For those of you who unfortunately missed out on the 90s, it wasn’t not only a grand era for summer blockbusters and video games, but for little old ladies as well. Standing head and shoulders above the rest was an Albanian-born, Indian nun known as Mother Teresa, who not only has a Nobel Peace Prize to her name, but is only one miracle away from being recognized as a saint by the Catholic Church.
That is, unless the following quote gets her into hot water:
“Jesus has a very special love for you. As for me, the silence and the emptiness is so great that I look and do not see, listen and do not hear.”
So…how do we put this? The endless poverty she faced meant Mother Teresa kinda lost her faith during the last years of her life. And by “kinda,” we mean all the way. Here, check this out as well:
“What do I labor for? If there be no God, there can be no soul. If there be no soul then, Jesus, You also are not true.”
Well, on the positive side, if there’s any Pope who sounds like he’d be cool with making an agnostic a saint, we gotta go with the guy the Roman Catholic Church has now.
Fox News loves to preach about what the Founding Fathers “intended” on every subject from prayer in schools to owning weapons that weren’t even invented during their lifetimes. As such, you’d expect a Founding Father like Benjamin Franklin to be at least somewhat in tune with some of Glenn Beck’s crazier statements, like how 10 percent of all Muslims are terrorists. After all, it’s hard to argue that any American grew up in a more racist time than Ben Franklin, the oldest person to sign the Declaration of Independence. And yet…
“Even if the Mufti of Constantinople were to send a missionary to preach Mohammedanism to us, he would find a pulpit at his service.”
It almost sounds like Franklin is talking about, you know, freedom of religion, and speech, and to peacefully assemble—all in the same sentence—for a guy who wasn’t even a US citizen. That’s pretty progressive coming from a man whose newly-minted country still imported human cargo.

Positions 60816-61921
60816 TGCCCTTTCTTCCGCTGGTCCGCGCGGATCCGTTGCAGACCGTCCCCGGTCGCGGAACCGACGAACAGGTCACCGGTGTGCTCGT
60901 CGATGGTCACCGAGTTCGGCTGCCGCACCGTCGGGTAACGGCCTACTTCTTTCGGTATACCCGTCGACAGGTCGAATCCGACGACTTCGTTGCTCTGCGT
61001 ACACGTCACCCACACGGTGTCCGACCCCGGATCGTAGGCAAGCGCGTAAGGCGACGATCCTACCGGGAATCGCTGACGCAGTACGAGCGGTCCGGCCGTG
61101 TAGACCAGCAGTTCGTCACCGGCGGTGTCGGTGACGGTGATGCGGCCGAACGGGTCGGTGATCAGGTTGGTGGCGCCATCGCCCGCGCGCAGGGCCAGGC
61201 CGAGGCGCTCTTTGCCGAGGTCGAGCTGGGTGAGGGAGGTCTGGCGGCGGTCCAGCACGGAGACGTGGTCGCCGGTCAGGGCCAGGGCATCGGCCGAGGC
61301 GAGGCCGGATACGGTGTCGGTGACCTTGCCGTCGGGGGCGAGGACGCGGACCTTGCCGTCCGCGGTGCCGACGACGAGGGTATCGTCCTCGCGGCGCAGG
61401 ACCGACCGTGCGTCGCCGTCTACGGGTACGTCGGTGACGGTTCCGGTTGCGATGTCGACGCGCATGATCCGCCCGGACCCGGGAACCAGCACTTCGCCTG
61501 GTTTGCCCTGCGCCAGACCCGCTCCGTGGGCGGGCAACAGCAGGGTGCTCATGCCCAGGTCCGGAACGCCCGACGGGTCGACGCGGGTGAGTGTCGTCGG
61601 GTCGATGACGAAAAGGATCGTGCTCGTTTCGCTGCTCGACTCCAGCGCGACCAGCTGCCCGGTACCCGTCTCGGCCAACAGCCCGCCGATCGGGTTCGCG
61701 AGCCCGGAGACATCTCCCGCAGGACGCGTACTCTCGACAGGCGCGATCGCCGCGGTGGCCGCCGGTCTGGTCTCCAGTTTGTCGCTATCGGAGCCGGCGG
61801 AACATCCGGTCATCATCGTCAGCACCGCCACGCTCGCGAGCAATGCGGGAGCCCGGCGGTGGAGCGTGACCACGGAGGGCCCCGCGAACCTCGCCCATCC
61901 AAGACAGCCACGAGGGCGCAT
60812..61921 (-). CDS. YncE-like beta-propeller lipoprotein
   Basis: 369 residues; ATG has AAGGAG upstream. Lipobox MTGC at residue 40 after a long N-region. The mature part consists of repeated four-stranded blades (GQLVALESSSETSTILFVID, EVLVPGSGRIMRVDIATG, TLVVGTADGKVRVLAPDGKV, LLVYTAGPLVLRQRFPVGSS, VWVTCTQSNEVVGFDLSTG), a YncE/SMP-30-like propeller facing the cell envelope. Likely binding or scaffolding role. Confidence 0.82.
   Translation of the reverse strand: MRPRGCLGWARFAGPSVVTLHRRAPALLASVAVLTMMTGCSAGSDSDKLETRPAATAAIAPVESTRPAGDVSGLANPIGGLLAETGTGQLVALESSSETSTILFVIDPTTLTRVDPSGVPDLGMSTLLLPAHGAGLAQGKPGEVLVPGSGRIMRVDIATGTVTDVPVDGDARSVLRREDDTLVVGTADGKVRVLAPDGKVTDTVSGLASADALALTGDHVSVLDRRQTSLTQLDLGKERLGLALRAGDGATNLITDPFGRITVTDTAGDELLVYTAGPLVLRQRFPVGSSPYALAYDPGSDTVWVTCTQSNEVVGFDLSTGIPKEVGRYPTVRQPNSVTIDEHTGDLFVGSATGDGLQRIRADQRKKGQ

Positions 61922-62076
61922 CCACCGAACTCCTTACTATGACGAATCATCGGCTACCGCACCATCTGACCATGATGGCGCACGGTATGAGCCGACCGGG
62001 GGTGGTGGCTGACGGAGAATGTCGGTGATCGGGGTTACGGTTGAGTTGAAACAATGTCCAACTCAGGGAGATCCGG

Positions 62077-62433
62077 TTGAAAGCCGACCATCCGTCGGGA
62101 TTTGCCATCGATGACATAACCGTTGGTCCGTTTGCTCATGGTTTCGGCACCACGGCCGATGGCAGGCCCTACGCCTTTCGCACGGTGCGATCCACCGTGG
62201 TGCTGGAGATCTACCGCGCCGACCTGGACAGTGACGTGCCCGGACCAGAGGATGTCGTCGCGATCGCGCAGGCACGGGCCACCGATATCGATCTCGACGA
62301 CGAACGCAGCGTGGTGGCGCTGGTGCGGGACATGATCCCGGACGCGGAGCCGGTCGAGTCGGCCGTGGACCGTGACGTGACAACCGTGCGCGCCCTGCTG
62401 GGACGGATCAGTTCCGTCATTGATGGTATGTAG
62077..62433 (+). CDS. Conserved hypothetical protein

If there’s one thing that doesn’t usually come to mind when picturing Gandhi, it’s knee-slapping hilarity. Sure he came up with the occasional zinger, like his famous quip that Western civilization “sounds like a very interesting idea,” but they were the exception rather than the rule. However, according to the Mahatma himself, humor kept him sane:
“If I had no sense of humor, I would long ago have committed suicide.”
Well, one one thing is for sure: If Gandhi opened a stand-up routine with that line, he would undoubtedly have had everyone’s full attention. What type of humor? We need to know, since we don’t want any future Gandhis killing themselves.
For this last entry, we decided to go with someone whose motivational quotes instantly become demotivators once you realize the name attached to them. After all, how can anything inspirational be drawn from Joseph Stalin, the Soviet mega-tyrant whose horrific reign resulted in the death of tens of millions of his own people? Well, apparently one interviewer managed to push his philosophical buttons by asking how much of his career he owed to good luck. Stalin’s answer was equally introspective and terrifying:
“I believe in one thing only, the power of the human will.”
Is it our imagination, or does that quote actually make perfect sense within the context of a Soviet megalomaniac who started his own personality cult? Besides, if Stalin really wanted nothing more than to be the world’s greatest super-villain when he grew up, he sure gave Hitler a run for his money. If that’s not determination, we don’t know what is.